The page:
This indicates that the pilot heard So Cal those three times and attempted to promptly respond as he did with Burbank and Van Nuys but could not get through.

During these precise moments, the radar screen shows the helicopter moving in flight. Critically, from the time the pilot uttered his last words to Van Nuys ATC to the time radar contact was lost amounted to 30.5 seconds.

It was during these 30 seconds that, according to witnesses, he was hovering (“struggling”), looking for a place to land since he had ground visibility as required by VFR. Then, the (first) explosion happened.

Zobayan and Kobe likely had calm professionalism about them as they assured everyone on board that they’d be alright as a search was made for a safe place to land.

Given the sudden, unexpected explosion, they likely had no awareness of death.

The chopper hit the ground and gave off white smoke (again, as noted), which can be seen in pictures and videos currently online.

Conspiracy theorists claim that the pilot’s radio transmission was suddenly disabled, possibly by some remote jamming device, or by a pre-timed trigger.

As previously noted, when a helicopter crashes to the ground, a plume of dense black smoke arises, as can be seen from a helicopter crash caught on video (the same one referenced earlier).[38]

Of course, false, inaccurate, and misleading media reports are flying everywhere.

Little wonder, then, that Molly Carter, president of Kobe Inc., told the Los Angeles Times: “We ask members of the media for respect and responsible judgment during this difficult time. These inaccurate reports only add unnecessary pain to a grieving family.”[39]

Bottom Line: As stated above, Kobe’s camp is sorely troubled by “inaccurate reports” by the media. After all, is said and done, the bottom line is that you, the reader, will make the final decision as to who to believe, (1) government officials and media who arrived at the scene after the fact, or (2) the evidence and eyewitnesses and earwitnesses who saw heard what happen. 

Kobe Points to the Truth: (Please be advised that the information I am about to share here may be challenging to read.) “The common cruising altitude for most commercial airplanes is between 33,000 and 42,000 feet, or between about six and nearly eight miles above sea level.”[40]

This is well over 30 times higher than the altitude the NTSB said Kobe’s helicopter was when it supposedly slammed into the side of a hill. Yet, when one of the commercial airplanes crash, the bodies are still strapped into their seats.

This headline says as much: “Egypt plane crash: Recovery workers describe ‘tragic scene’ with victims steel strapped to their seats and wreckage.”[41]

Is this true also of children? The subtitle reads, “The bodies of at least five children have been recovered from the wreckage in Sinai so far.”

Finding passengers’ bodies in their seats happens even under some of the most extreme conditions. For example, just over a year ago, CBS News carried this headline: “Bodies from doomed Lion Air flight found strapped in seats on seafloor.”[42]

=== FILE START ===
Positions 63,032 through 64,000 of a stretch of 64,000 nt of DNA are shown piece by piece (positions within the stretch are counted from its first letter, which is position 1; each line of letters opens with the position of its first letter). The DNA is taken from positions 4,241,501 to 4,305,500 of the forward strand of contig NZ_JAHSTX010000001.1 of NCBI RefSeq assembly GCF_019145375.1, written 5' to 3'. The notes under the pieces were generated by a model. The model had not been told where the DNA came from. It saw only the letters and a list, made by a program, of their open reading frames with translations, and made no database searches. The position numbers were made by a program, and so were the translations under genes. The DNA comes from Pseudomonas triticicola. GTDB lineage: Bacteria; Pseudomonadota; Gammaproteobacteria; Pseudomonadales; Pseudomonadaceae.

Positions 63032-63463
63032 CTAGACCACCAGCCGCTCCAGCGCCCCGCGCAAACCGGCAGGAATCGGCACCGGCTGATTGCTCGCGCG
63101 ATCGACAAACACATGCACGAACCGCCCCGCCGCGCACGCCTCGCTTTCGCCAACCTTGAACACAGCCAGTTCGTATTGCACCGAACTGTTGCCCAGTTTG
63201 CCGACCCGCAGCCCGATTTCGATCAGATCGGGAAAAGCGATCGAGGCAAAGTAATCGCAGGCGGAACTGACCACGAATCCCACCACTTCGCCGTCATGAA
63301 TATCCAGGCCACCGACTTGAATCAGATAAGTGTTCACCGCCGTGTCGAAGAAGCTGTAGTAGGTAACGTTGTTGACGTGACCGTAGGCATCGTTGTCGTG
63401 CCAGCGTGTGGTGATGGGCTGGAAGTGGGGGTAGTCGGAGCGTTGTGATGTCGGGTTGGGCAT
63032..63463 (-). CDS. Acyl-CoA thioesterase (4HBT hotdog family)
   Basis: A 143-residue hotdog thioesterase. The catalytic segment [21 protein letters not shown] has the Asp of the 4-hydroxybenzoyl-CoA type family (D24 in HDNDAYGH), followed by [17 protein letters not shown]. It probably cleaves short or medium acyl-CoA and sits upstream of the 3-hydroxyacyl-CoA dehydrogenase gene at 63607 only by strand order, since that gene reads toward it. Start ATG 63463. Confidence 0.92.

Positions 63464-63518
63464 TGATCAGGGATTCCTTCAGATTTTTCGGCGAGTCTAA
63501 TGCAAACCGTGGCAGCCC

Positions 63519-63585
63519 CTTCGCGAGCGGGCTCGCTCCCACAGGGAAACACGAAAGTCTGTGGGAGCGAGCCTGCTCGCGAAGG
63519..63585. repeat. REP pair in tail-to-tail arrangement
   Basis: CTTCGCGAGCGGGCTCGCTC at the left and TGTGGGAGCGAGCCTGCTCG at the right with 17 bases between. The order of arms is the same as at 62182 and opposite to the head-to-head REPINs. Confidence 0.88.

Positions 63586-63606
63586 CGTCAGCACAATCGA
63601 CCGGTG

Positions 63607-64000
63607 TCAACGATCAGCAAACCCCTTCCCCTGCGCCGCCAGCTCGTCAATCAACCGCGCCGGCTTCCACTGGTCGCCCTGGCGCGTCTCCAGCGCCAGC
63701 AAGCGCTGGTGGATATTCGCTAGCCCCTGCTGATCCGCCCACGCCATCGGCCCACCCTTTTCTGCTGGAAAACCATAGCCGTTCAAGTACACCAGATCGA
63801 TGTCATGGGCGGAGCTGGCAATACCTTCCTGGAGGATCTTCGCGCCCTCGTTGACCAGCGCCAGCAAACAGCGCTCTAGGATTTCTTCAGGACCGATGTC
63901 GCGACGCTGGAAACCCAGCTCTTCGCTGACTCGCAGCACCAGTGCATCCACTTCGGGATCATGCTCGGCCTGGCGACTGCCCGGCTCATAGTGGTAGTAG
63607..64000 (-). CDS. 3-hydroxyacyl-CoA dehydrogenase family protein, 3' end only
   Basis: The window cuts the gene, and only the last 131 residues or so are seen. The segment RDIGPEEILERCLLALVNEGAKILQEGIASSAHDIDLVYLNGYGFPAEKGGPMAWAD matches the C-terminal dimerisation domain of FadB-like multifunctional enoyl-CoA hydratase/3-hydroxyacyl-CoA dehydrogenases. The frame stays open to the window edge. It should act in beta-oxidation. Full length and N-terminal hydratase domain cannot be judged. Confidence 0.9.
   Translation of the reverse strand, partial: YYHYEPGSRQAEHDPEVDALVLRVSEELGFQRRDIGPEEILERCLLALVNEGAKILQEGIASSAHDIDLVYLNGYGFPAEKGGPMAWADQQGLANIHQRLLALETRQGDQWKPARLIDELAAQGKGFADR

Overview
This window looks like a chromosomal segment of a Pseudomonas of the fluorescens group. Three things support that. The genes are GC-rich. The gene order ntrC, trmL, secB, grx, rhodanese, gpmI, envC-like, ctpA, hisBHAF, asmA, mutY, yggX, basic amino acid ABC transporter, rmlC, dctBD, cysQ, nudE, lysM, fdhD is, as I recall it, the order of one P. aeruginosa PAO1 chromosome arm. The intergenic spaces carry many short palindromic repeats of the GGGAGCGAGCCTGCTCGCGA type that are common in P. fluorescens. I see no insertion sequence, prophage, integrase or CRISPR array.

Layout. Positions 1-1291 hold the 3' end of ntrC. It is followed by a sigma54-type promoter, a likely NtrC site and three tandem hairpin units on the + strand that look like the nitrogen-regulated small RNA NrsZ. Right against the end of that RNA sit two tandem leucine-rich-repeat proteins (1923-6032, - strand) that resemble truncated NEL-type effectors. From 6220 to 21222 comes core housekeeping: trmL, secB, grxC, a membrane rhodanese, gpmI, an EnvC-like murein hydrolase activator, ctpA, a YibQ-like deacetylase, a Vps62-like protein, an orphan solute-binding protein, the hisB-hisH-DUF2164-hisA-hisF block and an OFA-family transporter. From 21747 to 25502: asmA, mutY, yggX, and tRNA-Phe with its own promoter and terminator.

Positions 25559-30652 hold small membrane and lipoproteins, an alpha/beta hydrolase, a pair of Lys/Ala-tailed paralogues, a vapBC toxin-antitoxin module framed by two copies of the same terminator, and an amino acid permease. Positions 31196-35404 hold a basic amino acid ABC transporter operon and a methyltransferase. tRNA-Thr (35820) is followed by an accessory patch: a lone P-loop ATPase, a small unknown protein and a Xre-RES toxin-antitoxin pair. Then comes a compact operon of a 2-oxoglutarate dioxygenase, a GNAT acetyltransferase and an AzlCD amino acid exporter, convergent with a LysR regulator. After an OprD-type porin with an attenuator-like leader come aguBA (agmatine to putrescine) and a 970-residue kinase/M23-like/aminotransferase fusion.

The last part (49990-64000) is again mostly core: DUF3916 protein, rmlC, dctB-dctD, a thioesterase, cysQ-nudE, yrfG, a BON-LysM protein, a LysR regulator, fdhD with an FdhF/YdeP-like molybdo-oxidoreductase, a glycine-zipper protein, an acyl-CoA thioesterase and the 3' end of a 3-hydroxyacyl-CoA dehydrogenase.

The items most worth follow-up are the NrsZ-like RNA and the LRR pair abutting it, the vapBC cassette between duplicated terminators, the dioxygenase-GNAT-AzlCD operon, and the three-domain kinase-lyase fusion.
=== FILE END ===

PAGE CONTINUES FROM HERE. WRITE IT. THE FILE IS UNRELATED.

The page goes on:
By way of contrast, descriptions of Kobe’s alleged crash site have all the earmarks of an above-ground explosion as opposed to a crash followed by a blast. “A piece of the tail is down the hill,” “the fuselage is on the other side of that hill,” and “the main rotor is about 100 yards (91 meters) beyond that.”[43]

To be sure, when Kobe’s small helicopter fell to earth from a mere 300 to 400 feet above ground according to eyewitness Alex Kockarian [Corrections: The name of the witness is Gerry Kochria, and he did not say that the helicopter fell from 300-400 feet to the ground.] The NTSB reported that the chopper was about 2,300 feet when it plunged 1,215 feet to crash into the hillside at 1,085 feet. From this altitude, it would be virtually impossible for the impact to sling debris in a wide area roughly the size of “a football field”[44] as described by Los Angeles County Sherriff Alex Villanueva. Being more precise, Villanueva revealed that all the debris was “roughly a hundred yards across in each direction.”

Gruesomely, if they had to identify Kobe Bryant--a towering man who was 6’ 6”, and whose body should have still been strapped intact in his seat--from his fingerprints,[45] then that means his body parts, along with those of the other victims, were strewn across an area the size of a football field in every direction, just as in the aftermath of a powerful explosion.  

To assert otherwise would strain credibility.

With his fingerprint, many of Kobe’s friends and admirers in law enforcement and the field of aviation say he’s pointing at the truth.

God’s Power and Justice: Whether the cause of Kobe’s death was (1) human error[46], (2) bad weather, or (3) foul play, God’s power or justice will prevail. Proof of this can be see in an brief consideration of each of these three points from a Scriptural perspective.

Human Error?: Human error would include both a mechanical malfunction and pilot error. When too many Christians erroneously crammed into a poorly ventilated hot, stuffy, third-story room to hear the apostle Paul speak into the wee hours of the morning, a young man sitting at the window fell into a deep sleep and accidently dropped to his death, God caused Paul to resurrect him (Acts 20:7-12).

In time, God will reverse all the disastrous effects of human error, including resurrecting dead victims.  

Bad Weather?: God demonstrated that he can control inclement weather when he empowered his Son to calm a raging storm (Matthew 8:23-27; Mark 4:35-41; Luke 8:22-25). In the future restored paradise earth, worrisome or otherwise terrifying weather conditions caused by global warming or human mismanagement of the environment won’t exist, just as they did not exist in the peaceful and tranquil Garden of Eden (Genesis 2:8; Psalm 37:10-11, 29; Matthew 5:5).